A Lesson in Forgiveness

Next week, a 22-year-old Omaha woman goes before a judge. She's accused of driving drunk when she hit a child with her car.

It’s been more than six weeks since a car hit Thomas Hadley in his midtown neighborhood and broke his leg. Soon after, we talked with the 10-year-old. He was thrilled to finally ditch the walker.

Aside from the doctor's office, Dundee Elementary has done the most to help him heal.

His mom, Teresa Hadley, said, “His big thing was going back to school. The first day, hours after the accident, his big thing was he turned to his dad and I and said, 'I can't go to school now.' And that was hours after the accident."

With that, it's easy to see why hitting the books and focusing on third grade play into his recovery. Still, before his return he worried how his injury would appear to his classmates.

“I thought I would be alone. That I would have no one to play with," he said.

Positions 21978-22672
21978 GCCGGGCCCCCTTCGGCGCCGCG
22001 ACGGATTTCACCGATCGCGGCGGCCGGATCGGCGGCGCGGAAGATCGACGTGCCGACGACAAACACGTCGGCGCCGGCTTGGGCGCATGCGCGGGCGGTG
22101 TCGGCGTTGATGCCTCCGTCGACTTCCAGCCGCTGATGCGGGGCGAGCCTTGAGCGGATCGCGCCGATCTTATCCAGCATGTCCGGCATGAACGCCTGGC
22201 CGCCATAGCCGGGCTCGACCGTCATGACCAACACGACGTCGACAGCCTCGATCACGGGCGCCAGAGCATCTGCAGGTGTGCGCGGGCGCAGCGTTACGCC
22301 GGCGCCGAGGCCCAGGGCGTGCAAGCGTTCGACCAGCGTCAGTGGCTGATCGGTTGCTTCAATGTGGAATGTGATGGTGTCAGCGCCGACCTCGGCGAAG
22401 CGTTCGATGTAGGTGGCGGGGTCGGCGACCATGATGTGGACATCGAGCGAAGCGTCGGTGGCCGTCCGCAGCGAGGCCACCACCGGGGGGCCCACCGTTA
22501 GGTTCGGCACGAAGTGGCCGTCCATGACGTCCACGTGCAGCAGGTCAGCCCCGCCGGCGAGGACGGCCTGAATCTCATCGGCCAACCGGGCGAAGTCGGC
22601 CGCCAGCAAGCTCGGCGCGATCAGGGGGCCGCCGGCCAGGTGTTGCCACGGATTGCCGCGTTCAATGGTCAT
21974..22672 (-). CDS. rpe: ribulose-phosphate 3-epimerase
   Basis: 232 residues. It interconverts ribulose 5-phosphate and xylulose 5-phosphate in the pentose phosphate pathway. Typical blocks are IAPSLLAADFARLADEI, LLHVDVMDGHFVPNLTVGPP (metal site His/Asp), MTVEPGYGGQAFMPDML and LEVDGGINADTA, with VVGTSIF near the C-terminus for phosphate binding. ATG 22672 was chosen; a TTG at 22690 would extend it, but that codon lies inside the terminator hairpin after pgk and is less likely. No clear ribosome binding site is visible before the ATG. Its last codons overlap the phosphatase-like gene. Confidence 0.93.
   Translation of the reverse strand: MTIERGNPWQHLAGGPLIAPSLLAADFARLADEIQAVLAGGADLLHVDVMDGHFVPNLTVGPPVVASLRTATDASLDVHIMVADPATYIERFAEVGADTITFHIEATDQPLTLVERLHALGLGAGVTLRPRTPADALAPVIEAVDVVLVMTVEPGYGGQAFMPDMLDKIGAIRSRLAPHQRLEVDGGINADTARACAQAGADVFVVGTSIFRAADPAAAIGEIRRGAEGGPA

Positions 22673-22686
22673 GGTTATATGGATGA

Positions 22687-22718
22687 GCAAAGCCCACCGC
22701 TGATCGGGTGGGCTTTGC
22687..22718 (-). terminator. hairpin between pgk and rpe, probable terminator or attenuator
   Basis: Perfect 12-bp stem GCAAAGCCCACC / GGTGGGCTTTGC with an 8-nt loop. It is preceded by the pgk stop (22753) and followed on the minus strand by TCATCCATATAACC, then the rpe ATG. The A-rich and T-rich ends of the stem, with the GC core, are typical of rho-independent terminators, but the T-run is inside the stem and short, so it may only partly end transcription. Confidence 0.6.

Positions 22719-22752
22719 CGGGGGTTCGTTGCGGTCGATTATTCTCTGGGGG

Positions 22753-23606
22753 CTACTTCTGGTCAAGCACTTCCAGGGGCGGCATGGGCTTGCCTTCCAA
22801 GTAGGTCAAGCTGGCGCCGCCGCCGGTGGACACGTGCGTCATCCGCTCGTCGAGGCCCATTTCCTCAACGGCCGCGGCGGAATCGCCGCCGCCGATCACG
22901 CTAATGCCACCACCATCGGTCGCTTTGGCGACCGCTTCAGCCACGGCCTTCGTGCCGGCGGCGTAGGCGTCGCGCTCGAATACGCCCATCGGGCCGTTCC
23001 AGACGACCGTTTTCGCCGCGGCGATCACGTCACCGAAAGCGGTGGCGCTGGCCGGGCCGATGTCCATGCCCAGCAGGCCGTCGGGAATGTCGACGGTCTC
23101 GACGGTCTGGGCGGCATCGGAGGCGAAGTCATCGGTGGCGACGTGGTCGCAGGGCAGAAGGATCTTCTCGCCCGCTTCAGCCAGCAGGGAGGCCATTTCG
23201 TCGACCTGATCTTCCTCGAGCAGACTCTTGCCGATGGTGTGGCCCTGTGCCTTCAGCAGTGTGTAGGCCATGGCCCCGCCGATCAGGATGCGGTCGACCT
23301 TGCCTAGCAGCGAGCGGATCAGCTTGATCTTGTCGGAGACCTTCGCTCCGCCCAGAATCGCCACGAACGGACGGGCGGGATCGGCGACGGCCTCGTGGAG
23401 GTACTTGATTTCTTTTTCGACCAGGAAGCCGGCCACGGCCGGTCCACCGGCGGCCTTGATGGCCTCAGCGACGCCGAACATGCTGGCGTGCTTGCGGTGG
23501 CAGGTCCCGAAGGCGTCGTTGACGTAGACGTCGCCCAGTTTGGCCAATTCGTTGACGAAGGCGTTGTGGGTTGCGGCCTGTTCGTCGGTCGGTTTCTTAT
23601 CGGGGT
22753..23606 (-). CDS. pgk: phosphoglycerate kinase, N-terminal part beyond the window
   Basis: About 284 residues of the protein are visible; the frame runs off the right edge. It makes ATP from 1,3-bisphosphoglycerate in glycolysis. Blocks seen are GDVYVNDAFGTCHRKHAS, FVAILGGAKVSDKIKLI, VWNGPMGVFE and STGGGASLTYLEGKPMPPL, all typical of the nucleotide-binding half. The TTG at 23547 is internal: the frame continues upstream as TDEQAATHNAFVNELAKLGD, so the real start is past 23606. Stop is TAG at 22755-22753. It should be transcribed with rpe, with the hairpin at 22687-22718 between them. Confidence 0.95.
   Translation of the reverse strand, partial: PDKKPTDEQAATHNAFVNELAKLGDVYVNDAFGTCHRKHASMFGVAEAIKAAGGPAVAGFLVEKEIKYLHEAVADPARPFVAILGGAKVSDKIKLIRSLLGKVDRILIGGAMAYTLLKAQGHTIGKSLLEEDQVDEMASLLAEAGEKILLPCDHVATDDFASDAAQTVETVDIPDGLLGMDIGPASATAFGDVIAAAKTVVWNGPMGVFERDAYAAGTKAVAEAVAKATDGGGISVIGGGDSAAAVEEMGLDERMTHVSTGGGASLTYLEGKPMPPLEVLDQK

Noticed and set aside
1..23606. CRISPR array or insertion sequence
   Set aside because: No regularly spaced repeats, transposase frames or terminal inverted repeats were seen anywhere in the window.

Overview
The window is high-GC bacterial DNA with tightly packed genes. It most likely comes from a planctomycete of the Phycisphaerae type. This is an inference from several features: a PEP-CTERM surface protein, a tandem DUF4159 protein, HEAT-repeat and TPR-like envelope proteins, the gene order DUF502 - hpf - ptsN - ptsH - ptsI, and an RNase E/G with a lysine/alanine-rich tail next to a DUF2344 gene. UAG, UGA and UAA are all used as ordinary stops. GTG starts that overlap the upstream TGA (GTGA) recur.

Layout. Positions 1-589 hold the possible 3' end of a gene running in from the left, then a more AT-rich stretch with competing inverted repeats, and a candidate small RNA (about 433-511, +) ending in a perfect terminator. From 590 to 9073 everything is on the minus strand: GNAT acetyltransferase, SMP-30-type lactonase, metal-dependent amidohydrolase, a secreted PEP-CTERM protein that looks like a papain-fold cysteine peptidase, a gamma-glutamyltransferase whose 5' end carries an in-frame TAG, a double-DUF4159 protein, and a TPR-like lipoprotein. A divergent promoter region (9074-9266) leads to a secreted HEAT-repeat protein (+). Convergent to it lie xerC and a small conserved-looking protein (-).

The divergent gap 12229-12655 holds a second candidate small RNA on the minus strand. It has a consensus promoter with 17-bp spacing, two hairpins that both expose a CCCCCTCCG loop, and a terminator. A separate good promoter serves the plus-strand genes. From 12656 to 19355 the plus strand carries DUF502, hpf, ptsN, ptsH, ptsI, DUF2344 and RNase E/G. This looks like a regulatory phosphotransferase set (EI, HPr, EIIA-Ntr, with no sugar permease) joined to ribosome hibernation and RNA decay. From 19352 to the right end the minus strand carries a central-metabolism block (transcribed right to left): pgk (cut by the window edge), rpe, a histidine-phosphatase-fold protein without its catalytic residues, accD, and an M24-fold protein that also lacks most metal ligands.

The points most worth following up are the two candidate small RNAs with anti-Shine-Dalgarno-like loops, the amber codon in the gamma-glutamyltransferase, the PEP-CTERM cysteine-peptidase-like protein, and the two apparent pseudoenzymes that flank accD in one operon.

Instead, everyone wanted to help. So much so that he had to hand out his own assignments.

“Some kids get me my folder, and ride on elevator," he explained.

Conner Shaver, a fellow third-grader, is one of them.

“I get his folder and help him out," Conner said of his best friend.

Thomas is excited to be back in school but he has limitations, especially when it comes to a game he loves: basketball. He's likely still a year-and-a-half away from participating fully.

Flexi-nails hold together his right femur now and the broken bone is re-growing.

“I need to start doing exercises, pick up my leg and I can start putting pressure on my foot," he said.

A suspected drunk driver struck Thomas near 46th and California. His mother remains angry about it but the 10-year-old told her, “we're supposed to forgive.”

"It's amazing what a child teaches you as a parent,” Teresa told us. “I don't go by the scene. I go around the block. I don't want to drive past it. Thomas will cover his eyes. That's what made me aware of it."

For Thomas Hadley, the limp will eventually go away and this will become a simple footnote as he works towards fourth grade.

His mom says, “He comes home and he's the Thomas we remember. I mean it's a huge thing. He's never alone. He points out that that kid ‘help me ride the elevator, so I'm not alone.’ He's a normal kid. Again."

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